In this case it's the 5.2L Lambo V10's uneven firing order caused by the two banks being 90 degrees apart vs. the 144 crankshaft rotational degree spacing of exhaust pulses on a given 5-cylinder bank and opposing cylinders sharing a common, non-offset journal. In effect, this is two 5-cylinder engines sharing a common crankcase and crankshaft.
The musical third is lurking in this uneven timing and the heavy high harmonic content comes about when you have two banks that are even firing unto themselves.
A cross-plane American V8 is not even-firing on each side of the vee, but a bundle-of-snakes (180-degree) exhaust like in a Ford GT40 will get you some of that octave scream too.
Possible cultural differences there - to me that clip sounds like an "American V8". Performance car manufacturers put a lot of effort into making their cars sound right - to my ears the more exotic Lambo/Ferrari/Aston engines sound much nicer - but that will just be my own cultural biases regarding what a performance car is supposed to sound like.
It still totally depends on the car, I've seen a few that still sound like the world is ending (Reventon for one), it's just often they're bowing to putting smaller, more efficient engines into them, and complying with more regulations about sound proofing and not annoying wildlife.
I get what you mean though, I heard a Ford RS200 being ragged around a track last year and it sounded amazing.
Engines still have pushrods, so I don't think that is it. :)
Comes down to a couple reasons - 1) the increased pollution reduction technologies (i.e the catalytic converter and muffler) used, which in the video you linked to doesn't have any of those and is just straight headers and 2) the timing of those older motors is mechanical and set to be optimal when the motor is at a peak (or near peak) performance.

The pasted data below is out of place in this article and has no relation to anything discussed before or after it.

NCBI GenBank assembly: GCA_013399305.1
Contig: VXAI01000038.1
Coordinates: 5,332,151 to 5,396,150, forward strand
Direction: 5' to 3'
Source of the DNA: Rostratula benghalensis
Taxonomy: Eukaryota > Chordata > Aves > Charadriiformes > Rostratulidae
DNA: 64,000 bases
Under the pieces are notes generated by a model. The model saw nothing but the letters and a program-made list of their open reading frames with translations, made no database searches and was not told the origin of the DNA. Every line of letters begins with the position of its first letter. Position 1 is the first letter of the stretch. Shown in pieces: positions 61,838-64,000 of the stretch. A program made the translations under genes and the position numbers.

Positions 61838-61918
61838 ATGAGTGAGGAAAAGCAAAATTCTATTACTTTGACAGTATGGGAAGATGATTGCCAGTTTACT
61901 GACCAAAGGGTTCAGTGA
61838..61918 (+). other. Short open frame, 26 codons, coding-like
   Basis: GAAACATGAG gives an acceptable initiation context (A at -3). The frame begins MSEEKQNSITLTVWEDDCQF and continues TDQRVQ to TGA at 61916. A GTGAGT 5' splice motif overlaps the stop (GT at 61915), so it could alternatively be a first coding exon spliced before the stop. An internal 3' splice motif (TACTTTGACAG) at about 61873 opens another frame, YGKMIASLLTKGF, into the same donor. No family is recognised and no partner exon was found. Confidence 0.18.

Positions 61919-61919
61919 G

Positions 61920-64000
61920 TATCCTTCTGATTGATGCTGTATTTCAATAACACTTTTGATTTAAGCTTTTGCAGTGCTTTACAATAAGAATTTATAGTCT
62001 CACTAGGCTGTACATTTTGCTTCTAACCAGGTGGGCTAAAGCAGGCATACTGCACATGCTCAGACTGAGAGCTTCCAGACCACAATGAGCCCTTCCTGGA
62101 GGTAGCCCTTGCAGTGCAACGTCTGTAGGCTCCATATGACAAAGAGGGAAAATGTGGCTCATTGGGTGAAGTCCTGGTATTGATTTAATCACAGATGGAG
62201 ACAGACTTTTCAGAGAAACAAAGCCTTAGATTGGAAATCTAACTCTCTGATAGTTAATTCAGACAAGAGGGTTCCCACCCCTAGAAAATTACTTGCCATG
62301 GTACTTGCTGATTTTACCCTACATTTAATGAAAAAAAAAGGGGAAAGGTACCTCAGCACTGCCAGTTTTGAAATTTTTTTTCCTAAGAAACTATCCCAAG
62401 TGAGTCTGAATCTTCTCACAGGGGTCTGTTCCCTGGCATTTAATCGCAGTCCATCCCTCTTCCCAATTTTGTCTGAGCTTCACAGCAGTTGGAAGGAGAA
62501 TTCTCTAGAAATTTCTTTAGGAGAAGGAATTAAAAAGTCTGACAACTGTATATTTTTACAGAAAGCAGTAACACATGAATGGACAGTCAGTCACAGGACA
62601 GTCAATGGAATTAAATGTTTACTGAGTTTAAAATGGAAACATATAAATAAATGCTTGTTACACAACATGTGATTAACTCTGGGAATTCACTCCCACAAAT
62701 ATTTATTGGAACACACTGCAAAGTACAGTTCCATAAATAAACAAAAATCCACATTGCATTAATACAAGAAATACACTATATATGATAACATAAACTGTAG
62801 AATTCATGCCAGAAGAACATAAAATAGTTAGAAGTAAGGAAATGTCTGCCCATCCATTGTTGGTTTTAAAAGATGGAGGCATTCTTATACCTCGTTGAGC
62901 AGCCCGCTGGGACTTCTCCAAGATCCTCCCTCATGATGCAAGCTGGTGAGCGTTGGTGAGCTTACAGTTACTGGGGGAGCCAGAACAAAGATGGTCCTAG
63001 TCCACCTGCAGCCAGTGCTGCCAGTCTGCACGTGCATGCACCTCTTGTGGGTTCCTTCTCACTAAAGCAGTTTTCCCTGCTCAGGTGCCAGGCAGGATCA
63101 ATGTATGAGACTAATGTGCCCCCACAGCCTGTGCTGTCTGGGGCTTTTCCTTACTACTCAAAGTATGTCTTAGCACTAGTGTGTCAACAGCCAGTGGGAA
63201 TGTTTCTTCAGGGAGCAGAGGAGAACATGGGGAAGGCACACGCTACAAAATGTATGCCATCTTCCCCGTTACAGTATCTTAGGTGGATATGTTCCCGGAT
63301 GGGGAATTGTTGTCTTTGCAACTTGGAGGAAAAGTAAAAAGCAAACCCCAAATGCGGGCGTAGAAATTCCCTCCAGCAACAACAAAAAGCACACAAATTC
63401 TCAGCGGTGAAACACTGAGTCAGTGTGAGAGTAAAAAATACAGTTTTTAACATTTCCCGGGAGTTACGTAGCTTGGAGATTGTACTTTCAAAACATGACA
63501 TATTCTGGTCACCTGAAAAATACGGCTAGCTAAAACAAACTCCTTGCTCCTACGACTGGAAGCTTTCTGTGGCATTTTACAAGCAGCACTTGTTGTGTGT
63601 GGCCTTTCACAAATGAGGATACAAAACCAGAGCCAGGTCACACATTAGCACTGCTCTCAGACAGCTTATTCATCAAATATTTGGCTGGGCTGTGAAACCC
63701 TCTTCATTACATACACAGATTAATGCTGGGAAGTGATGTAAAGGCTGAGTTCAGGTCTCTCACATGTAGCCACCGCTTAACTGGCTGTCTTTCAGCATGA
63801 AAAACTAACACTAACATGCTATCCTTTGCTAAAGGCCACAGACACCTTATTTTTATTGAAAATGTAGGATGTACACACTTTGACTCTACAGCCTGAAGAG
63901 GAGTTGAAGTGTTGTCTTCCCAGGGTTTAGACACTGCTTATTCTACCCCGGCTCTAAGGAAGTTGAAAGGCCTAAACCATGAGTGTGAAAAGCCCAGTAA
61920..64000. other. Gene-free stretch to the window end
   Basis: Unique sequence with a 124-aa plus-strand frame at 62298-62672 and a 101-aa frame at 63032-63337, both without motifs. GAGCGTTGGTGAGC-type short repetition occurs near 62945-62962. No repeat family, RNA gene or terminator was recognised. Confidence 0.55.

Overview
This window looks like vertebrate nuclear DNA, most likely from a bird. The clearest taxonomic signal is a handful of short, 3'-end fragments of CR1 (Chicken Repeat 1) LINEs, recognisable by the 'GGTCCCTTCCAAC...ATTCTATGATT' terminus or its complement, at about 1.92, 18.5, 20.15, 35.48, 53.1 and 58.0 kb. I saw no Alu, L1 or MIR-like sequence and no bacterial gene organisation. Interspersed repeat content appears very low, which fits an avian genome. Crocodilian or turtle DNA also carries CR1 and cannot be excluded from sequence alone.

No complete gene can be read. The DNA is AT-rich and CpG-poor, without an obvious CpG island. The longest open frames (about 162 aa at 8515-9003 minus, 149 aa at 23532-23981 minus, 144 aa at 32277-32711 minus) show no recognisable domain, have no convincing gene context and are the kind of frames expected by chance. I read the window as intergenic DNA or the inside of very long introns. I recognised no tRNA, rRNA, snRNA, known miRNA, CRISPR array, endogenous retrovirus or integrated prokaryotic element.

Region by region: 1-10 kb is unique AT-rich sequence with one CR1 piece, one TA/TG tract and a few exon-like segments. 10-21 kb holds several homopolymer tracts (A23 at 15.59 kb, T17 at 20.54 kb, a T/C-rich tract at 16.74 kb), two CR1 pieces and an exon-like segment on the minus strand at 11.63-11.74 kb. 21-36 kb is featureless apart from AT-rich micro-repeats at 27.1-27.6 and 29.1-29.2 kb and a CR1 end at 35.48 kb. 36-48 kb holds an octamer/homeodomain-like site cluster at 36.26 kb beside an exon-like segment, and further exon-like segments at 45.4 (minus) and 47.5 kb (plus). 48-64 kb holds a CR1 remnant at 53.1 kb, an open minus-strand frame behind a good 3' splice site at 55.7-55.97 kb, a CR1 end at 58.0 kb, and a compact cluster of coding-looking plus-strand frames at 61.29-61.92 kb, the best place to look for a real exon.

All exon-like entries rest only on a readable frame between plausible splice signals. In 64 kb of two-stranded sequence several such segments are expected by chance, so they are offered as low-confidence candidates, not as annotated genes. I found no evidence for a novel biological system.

> the timing of those older motors is mechanical and set to be optimal when the motor is at a peak (or near peak) performance.
Not true with mechanical variable valve phasing/timing/shifting systems, famed (and defamed) as VTEC for Honda, but available in other alternative forms (and often recently and in milder forms probably due to Honda and Toyota patents gradually expiring), like Toyota: VVT-i (famous as VVT in AE86's 4A-GE engine), Suzuki: VVT (e.g on Swift Sport M16A engine), Ford: VCT...
Or it can be completely electronic thanks to direct injection gasoline engines, like Fiat MultiAir.
You're correct in saying that other factors define the sound of the engine, but note that his comparison is in this instance technically valid - the V10 in the Gallardo uses overhead cams, so there are no pushrods.
While we are on that subject, a V10 is not a Lamborghini no matter what the bull on the hood and the price tag are trying to tell you... that is an Audi aluminum engine, not an "Italian passion" V12 monster.
>that is an Audi aluminum engine, not an "Italian passion" V12 monster.
Are you really trying to discredit Lamborghini because they're now owned by Audi? The passion you're referring to comes from the design. Most people couldn't care less about the sound. The other day a Ferrari 599 GTB passed by a restaurant and my friend said it was an obnoxious sounding car.
How about Pagani? Their engines are made by Mercedes/AMG. Does that mean it's any less Italian?
If you're trying to compare this to Lamborghini and their engines you picked a bad example. The 924 was entirely designed by VW but tweaked by Porsche. It is a Porsche, but it doesn't fit in with the rest of their cars because it was a terrible performer and that's not what Porsche stands for.
Maybe this will change you stance on Lamborghini
Supercars cars that use other manufacturer's engines:
-Maserati (Ferrari engines)
-Rossion Q1 (Ford engine)
-Noble M600 (volvo engine)
-Aston Martin (DB9 uses Ford-based engine)
-Ariel Atom (Honda and Suzuki engines)
-TVR Cerbera (originally a TVR engine, switched to Jaguar)